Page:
Effects Of Breast Cancer
Breast cancer frequently starts in the interior lining of the milk ducts or the lobules that supply the ducts with milk. Breast cancer that develops in the lobules is referred to as lobular carcinoma, while cancer that forms in the ducts is called ductal carcinoma. Some of the initial effects of breast cancer are masses and localized lumps that can be felt within the breast, and these lumps may feel firmer, painful, and immobile. Considering the tumors grow without help from the connective tissue, they may result in visible changes to the breast's surface. The tumors disrupt the ducts leading to the nipple, resulting in a discharge from the nipples, which is a common symptom of cancer.
Breast Cancer Can Spread
It should also be noted a malignant tumor can also spread to other, unaffected parts of the body. Breast cancer has been known to spread to other tissues within the body, such as the liver, bones, and lungs. When breast cancer is detected in the lungs, it is a condition known as metastasis. When these other tissues are affected, multiple health problems arise. Dysfunction of the lungs can result in the patient having difficulty breathing and pneumonia, problems with the liver can result in issues with blood clotting and jaundice, while bone problems can lead to easy fracturing.
Treatment of breast cancer involves several stages and includes a multidisciplinary team, including a surgeon, radiologist, dietitian, and a psychologist. Determining the best treatment for the patient depends on the type of breast cancer they have, whether it is invasive or non-invasive, the stage of cancer, the patient's general health and age, and whether the cancer cells are sensitive to hormones or not.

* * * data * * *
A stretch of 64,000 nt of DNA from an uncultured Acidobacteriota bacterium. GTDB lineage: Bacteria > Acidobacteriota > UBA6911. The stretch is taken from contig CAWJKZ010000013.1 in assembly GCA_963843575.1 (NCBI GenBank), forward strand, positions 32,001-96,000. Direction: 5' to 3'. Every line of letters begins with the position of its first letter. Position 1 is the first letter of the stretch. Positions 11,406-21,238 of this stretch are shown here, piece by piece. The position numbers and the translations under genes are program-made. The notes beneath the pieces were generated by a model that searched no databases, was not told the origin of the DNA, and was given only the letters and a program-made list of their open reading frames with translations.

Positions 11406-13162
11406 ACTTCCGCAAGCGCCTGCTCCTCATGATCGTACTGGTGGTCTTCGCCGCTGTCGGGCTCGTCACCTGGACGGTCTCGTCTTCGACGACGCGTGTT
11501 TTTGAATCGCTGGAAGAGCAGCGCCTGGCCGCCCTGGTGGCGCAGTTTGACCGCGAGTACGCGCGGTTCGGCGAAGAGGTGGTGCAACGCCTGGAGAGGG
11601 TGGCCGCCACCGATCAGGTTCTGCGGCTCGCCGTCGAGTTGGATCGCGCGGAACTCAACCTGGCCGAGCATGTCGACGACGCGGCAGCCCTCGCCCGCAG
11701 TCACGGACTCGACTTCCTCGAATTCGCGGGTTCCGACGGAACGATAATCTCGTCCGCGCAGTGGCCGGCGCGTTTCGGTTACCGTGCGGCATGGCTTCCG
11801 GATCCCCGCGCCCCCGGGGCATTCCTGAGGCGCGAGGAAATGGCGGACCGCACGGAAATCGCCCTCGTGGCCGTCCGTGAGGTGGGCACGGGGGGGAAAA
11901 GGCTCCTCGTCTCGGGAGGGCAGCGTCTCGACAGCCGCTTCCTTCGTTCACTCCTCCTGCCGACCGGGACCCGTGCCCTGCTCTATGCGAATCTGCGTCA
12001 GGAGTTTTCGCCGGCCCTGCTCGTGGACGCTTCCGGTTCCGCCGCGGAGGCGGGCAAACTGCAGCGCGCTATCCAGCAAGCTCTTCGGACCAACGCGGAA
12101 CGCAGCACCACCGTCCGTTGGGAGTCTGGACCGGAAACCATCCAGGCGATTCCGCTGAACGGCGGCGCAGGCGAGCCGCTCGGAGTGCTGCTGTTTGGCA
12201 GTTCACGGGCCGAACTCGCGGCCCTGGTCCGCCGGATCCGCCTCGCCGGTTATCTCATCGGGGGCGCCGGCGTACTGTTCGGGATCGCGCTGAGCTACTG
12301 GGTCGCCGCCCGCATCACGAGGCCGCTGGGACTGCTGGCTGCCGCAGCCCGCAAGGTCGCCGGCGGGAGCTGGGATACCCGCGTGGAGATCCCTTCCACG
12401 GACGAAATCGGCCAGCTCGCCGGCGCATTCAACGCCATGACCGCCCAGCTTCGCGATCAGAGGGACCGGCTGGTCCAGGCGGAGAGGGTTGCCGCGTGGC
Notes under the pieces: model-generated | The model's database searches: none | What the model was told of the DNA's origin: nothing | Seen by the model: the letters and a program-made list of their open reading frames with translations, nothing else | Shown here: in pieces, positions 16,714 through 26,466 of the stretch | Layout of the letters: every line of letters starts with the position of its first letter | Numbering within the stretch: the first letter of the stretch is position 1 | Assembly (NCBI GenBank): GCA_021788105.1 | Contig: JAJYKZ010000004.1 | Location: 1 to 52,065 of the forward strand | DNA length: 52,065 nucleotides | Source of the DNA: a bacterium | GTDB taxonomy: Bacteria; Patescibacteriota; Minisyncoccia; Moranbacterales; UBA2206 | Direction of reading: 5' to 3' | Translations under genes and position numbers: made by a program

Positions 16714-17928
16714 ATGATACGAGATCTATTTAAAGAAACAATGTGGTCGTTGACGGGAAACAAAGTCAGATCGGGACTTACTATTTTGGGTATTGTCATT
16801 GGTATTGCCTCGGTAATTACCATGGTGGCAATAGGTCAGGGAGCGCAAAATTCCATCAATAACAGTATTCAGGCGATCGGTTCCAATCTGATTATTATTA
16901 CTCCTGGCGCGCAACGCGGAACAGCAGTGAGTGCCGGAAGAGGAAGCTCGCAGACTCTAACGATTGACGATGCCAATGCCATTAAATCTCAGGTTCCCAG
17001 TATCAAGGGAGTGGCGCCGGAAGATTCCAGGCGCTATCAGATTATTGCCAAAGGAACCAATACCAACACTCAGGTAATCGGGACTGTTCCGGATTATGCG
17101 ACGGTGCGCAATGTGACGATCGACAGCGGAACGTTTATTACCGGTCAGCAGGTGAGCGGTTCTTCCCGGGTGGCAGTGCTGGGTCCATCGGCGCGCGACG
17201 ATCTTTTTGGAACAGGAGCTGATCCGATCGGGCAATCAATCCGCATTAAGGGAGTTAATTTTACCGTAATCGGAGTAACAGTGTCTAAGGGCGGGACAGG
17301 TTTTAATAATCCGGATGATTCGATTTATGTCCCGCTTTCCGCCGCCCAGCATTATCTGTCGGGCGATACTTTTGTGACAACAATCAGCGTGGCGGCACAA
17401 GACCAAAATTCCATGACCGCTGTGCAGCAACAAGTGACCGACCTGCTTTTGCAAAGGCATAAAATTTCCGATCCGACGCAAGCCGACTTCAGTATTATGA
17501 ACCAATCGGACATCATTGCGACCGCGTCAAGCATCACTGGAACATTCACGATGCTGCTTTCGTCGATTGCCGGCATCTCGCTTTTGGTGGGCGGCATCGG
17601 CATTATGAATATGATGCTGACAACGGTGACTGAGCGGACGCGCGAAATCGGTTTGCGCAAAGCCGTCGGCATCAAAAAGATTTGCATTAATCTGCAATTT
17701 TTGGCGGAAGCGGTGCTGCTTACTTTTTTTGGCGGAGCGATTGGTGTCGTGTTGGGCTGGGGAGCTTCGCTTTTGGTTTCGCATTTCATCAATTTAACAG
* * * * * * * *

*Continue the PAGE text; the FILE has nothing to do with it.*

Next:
The primary treatment options available include surgery, radiation therapy, chemotherapy, hormone therapy, and biological treatment. There are many side effects linked to cancer treatment. The most frequent ones are sudden weight loss, hair loss, vomiting, nausea, fatigue, a higher susceptibility to infections, and a sore mouth.
Surgery may involve removing only the affected tumor or surgically removing the breast, radiation therapy is the use of controlled levels of radiation directed at the tumor to destroy the cancerous cells, and chemotherapy is medication known as cytotoxic drugs prescribed to slow down or stop the growth of cancerous cells. Hormone therapy is used mostly after surgery for cancers that are sensitive to hormones and to prevent cancer recurrence, and biological treatment is a monoclonal antibody that targets and destroys cancer cells, similar to chemotherapy.